Lowfat but boring

A recent visit to Copeland’s of New Orleans suggests it might be time to rethink this blog’s subtitle. Maybe it should be: “Dieting and eating out shouldn’t be so boring.”

Copeland’s is like a lot of restaurants. Stripped of their normal tools to satisfy diners — fat, salt and sugar — many restaurants have little appetizing to offer. So a dieter can technically eat there, but leave so unsatisfied that a bad food binge is only a fast food drive-thru away.

With three metro-Atlanta locations, Copeland’s is a casual theme dinner house with a Cajun-Creole bent but something for everybody. Besides crawfish etouffee, the menu¬†offers Buffalo this, Thai shrimp that, Caesar whatever and chicken parm. It leaves no pedestrian food trend untouched.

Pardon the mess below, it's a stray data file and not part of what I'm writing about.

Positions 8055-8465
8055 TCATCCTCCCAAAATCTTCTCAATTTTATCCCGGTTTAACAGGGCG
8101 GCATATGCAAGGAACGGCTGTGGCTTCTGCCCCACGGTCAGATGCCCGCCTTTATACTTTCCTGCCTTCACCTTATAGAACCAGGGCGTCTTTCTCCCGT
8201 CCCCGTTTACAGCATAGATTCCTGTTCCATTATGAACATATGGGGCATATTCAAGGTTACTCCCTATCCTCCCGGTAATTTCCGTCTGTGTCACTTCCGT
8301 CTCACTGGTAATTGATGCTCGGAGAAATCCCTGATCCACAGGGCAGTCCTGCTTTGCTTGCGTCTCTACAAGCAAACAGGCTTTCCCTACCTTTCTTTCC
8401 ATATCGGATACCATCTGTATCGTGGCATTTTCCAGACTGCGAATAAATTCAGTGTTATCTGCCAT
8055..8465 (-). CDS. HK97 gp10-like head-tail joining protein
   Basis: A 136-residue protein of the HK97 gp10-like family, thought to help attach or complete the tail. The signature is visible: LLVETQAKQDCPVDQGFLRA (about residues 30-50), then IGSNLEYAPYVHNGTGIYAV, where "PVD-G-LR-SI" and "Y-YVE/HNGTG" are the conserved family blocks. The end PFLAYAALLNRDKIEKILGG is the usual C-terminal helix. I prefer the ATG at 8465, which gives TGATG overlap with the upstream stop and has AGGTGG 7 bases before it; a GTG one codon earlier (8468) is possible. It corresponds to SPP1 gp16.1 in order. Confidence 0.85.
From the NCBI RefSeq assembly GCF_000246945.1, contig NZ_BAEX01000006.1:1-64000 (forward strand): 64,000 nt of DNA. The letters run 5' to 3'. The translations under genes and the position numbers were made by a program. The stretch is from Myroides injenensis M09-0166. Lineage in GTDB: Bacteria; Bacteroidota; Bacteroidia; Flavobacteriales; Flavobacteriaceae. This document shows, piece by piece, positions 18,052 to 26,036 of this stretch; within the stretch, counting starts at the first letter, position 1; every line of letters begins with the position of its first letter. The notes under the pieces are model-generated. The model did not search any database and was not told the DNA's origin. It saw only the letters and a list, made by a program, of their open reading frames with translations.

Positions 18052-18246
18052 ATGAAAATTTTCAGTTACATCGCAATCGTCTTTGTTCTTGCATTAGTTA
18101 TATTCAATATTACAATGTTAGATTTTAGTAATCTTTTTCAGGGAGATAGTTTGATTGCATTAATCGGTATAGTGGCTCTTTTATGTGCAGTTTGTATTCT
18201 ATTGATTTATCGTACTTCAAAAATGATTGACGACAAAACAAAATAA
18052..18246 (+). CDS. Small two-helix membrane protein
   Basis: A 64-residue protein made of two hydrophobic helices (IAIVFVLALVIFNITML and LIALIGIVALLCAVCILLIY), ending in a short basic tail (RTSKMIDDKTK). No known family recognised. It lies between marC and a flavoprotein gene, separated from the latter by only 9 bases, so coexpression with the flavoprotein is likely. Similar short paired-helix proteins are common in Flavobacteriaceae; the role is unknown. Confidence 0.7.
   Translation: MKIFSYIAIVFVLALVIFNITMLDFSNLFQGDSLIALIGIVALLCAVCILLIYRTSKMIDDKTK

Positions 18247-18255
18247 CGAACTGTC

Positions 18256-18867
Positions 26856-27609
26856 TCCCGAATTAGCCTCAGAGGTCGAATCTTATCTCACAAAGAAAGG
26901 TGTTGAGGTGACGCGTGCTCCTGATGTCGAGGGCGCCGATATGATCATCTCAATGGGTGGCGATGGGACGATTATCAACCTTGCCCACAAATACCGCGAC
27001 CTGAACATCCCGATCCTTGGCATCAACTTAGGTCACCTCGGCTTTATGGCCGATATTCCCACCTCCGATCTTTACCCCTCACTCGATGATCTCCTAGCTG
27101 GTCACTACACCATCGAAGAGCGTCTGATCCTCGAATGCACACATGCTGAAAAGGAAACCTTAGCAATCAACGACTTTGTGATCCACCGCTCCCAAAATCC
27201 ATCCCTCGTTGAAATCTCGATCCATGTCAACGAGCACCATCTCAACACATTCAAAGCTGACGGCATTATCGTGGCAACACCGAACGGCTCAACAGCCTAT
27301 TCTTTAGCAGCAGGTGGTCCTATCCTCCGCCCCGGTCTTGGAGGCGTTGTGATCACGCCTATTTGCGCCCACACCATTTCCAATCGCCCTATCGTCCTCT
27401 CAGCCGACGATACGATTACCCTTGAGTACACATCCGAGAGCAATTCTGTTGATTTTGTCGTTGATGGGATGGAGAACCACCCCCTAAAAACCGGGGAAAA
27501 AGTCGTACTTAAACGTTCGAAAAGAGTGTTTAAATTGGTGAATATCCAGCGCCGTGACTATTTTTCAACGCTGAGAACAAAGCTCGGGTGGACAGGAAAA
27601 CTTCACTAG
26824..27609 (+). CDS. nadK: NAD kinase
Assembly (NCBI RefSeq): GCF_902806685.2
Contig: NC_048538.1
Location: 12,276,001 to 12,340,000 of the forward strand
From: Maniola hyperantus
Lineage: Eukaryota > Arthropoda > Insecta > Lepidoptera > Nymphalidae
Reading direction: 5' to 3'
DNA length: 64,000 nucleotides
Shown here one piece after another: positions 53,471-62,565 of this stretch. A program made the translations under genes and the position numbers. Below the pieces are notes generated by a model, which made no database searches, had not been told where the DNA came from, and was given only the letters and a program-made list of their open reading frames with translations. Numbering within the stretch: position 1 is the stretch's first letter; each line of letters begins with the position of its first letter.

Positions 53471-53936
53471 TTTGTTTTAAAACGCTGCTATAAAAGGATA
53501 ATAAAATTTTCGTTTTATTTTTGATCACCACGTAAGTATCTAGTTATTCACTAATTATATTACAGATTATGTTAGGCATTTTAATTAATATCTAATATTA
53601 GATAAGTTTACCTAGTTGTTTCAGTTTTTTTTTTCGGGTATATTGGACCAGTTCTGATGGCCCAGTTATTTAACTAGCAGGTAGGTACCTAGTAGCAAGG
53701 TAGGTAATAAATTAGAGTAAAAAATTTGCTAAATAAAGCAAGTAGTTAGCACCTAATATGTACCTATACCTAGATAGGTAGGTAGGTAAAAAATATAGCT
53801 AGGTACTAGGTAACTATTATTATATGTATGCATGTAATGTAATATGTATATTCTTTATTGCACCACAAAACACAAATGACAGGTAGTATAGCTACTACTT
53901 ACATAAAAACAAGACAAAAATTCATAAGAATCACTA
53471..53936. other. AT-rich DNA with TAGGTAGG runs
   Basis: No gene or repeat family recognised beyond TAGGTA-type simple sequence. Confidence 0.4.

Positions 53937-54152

Such a menu pushes an experienced dieter immediately to the salads. With dressing on the side, perhaps somehow we’ll survive.

Instead, the server recommended the fresh fish of the day, which in this case turned out to be a swordfish. It came, grilled or blackened, with two sides.

“Can I get that grilled with little to no oil or fat? With steamed broccoli and red beans and rice.”

“Red beans and rice? That’s not low fat,” the server corrected. Give her credit for honesty.

“OK, make it a green salad. Dressing on the side.”

Everything came as ordered. The thoughtful server even brought extra lemon wedges. A victory for The Restaurant Dieter, right?

Welcome to the law of unintended consequences. Everything was so bland and tasteless, so I stopped by a CVS and got a bag of peanut butter pretzels on the way home.